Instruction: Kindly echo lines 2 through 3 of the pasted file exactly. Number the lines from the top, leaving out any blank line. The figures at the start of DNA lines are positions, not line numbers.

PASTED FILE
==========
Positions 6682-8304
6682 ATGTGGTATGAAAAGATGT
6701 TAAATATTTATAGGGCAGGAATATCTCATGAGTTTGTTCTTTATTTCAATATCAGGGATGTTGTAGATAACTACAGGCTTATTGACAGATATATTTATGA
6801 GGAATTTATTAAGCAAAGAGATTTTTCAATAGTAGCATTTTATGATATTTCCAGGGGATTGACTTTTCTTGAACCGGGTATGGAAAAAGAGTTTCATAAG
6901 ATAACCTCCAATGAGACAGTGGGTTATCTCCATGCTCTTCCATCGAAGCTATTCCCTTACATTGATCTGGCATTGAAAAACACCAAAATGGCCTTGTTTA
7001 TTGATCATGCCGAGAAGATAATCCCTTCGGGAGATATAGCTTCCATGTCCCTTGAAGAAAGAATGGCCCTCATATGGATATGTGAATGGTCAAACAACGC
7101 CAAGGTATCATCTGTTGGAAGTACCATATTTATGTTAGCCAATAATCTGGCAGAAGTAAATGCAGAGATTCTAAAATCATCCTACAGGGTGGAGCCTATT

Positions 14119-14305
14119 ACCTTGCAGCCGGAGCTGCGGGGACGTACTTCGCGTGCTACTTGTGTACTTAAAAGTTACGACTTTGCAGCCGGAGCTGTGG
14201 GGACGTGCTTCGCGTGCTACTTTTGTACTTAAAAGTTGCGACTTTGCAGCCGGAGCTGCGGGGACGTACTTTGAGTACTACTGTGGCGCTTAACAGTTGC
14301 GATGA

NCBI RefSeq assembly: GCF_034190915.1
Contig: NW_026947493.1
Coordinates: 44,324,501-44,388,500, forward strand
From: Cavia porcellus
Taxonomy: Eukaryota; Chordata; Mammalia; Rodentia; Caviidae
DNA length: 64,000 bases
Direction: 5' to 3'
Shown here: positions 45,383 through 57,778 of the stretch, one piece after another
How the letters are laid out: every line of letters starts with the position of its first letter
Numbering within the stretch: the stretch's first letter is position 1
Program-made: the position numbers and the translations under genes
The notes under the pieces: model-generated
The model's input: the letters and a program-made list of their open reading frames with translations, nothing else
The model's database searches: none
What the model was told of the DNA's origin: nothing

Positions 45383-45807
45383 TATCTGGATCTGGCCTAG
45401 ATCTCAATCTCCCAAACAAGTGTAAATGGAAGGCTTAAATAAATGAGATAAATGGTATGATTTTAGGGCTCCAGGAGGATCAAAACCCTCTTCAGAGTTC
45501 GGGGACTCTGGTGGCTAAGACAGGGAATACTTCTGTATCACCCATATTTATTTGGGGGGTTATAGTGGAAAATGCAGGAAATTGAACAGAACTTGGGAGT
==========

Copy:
6682 ATGTGGTATGAAAAGATGT
6701 TAAATATTTATAGGGCAGGAATATCTCATGAGTTTGTTCTTTATTTCAATATCAGGGATGTTGTAGATAACTACAGGCTTATTGACAGATATATTTATGA